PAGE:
Effect of Lead on VMA1 ATPase Gene Expression and Feeding Behavior in Tetrahymena thermophila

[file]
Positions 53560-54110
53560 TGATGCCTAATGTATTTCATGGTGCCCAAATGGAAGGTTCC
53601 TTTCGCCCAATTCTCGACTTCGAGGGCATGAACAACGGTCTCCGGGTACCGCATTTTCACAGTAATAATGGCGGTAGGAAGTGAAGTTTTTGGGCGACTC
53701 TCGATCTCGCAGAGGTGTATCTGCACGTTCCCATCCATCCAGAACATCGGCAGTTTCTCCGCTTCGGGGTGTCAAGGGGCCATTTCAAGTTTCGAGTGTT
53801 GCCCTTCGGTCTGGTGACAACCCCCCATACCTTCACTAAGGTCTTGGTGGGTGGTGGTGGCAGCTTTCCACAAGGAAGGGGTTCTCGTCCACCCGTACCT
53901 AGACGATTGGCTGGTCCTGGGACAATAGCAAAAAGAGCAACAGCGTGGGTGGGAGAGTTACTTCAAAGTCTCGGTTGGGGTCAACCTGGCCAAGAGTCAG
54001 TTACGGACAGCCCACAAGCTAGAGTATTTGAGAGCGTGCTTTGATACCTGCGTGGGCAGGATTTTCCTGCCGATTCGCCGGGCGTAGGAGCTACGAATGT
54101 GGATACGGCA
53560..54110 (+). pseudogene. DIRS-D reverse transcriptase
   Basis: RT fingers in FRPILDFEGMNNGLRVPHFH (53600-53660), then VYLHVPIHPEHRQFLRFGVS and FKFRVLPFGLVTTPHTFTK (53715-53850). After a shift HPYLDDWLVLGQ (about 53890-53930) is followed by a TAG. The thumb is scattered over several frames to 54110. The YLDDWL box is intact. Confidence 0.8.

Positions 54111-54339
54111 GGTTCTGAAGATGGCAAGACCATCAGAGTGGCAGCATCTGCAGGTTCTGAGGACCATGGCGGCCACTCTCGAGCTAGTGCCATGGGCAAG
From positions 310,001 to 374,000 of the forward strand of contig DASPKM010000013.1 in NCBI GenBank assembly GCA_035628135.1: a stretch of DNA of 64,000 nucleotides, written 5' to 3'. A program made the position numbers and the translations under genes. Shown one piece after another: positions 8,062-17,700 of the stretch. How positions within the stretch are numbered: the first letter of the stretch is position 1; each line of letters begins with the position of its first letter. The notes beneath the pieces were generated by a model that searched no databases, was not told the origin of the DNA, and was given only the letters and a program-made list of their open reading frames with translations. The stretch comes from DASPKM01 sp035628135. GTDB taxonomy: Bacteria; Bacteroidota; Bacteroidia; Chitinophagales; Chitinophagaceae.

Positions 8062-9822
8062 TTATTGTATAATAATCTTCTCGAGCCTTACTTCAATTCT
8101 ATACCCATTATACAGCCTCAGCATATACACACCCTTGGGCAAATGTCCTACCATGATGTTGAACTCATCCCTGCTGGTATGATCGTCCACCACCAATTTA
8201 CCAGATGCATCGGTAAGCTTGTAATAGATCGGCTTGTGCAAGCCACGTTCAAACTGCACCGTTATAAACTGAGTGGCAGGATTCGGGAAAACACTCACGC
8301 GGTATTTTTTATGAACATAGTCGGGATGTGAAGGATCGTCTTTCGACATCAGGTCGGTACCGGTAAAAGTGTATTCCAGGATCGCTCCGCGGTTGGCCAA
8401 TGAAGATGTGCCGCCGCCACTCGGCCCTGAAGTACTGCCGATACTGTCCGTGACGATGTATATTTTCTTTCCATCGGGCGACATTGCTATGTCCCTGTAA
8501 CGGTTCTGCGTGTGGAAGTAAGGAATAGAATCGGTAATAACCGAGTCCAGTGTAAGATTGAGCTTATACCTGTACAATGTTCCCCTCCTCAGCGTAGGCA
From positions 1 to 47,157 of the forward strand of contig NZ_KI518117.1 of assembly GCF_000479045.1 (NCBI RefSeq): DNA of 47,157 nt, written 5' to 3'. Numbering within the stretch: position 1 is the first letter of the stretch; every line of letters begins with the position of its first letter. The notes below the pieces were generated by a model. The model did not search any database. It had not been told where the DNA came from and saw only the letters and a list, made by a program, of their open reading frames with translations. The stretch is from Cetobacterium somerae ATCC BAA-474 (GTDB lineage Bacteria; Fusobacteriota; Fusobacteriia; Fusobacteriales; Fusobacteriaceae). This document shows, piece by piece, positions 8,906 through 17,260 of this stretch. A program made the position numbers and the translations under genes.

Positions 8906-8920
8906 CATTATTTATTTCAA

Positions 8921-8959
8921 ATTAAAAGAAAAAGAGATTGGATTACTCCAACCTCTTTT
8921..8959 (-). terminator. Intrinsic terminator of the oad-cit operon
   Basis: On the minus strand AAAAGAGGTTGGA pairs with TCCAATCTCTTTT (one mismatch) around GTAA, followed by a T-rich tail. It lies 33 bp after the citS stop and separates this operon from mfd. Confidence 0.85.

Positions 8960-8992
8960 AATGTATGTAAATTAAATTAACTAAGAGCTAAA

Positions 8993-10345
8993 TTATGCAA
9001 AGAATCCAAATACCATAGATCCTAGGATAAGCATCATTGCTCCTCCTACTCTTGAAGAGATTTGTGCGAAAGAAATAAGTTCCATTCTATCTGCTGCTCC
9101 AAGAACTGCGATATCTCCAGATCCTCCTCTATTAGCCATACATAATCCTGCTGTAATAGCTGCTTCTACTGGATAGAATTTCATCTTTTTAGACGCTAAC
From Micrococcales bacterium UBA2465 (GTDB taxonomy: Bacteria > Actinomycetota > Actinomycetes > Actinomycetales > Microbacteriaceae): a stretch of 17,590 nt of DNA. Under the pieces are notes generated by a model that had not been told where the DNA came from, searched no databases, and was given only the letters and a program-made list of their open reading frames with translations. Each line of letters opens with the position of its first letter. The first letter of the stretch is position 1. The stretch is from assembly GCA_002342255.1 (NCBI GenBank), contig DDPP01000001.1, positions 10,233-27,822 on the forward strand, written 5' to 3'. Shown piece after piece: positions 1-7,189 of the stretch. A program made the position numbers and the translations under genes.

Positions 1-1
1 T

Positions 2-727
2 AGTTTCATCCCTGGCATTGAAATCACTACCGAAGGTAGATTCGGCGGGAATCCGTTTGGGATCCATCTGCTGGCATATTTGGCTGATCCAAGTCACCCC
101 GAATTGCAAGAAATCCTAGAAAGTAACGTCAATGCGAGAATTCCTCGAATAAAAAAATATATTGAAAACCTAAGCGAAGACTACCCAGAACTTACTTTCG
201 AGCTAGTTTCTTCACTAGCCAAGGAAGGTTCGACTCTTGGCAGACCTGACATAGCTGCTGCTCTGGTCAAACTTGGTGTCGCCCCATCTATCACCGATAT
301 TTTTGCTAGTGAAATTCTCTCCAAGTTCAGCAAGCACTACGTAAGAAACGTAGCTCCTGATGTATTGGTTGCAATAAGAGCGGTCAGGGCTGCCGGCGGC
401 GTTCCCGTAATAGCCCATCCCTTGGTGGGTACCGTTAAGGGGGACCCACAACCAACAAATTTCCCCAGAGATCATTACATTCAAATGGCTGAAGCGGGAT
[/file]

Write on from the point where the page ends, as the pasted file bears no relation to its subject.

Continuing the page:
Lead is an environmental toxin that has been sown to have deleterious effects on human health, including neurological defects, developmental delays, and bodily pain. The purpose of this experiment was to test whether prolonged exposure to lead altered expression of the VMA1 gene and feeding behavior in the model organism, Tetrahymena thermophila. The VMA1 gene encodes the protein VMA1 (Vacuolar Membrane ATPase) which assists in regulating active transport systems on the vacuolar membrane. We hypothesized that exposure of T. thermophila to lead would result in altered expression of the VMA1 gene and in the feeding behavior of these organisms. For the experiment, control and experimental cultures of T. thermophila were maintained in a nutrient-rich media (SPP). The experimental culture media was supplemented with 0.1% lead and the cultures were maintained for 24 hours to mimic acute exposure. The feeding behavior to T. thermophila was measured using an India ink assay over the course of 24 hour treatment period. After 24 hours, RNA was extracted from the T. thermophila and Reverse Transcriptase-qualitative-Polymerase Chain Reactions (RT-qPCRs) was performed to determine expression of the VMA1 gene in control and lead-treated cultures. It was predicted that lead exposure would cause T. thermophila to starve by reducing their ability to ingest food vacuoles and that the expression of VMA1 would decrease.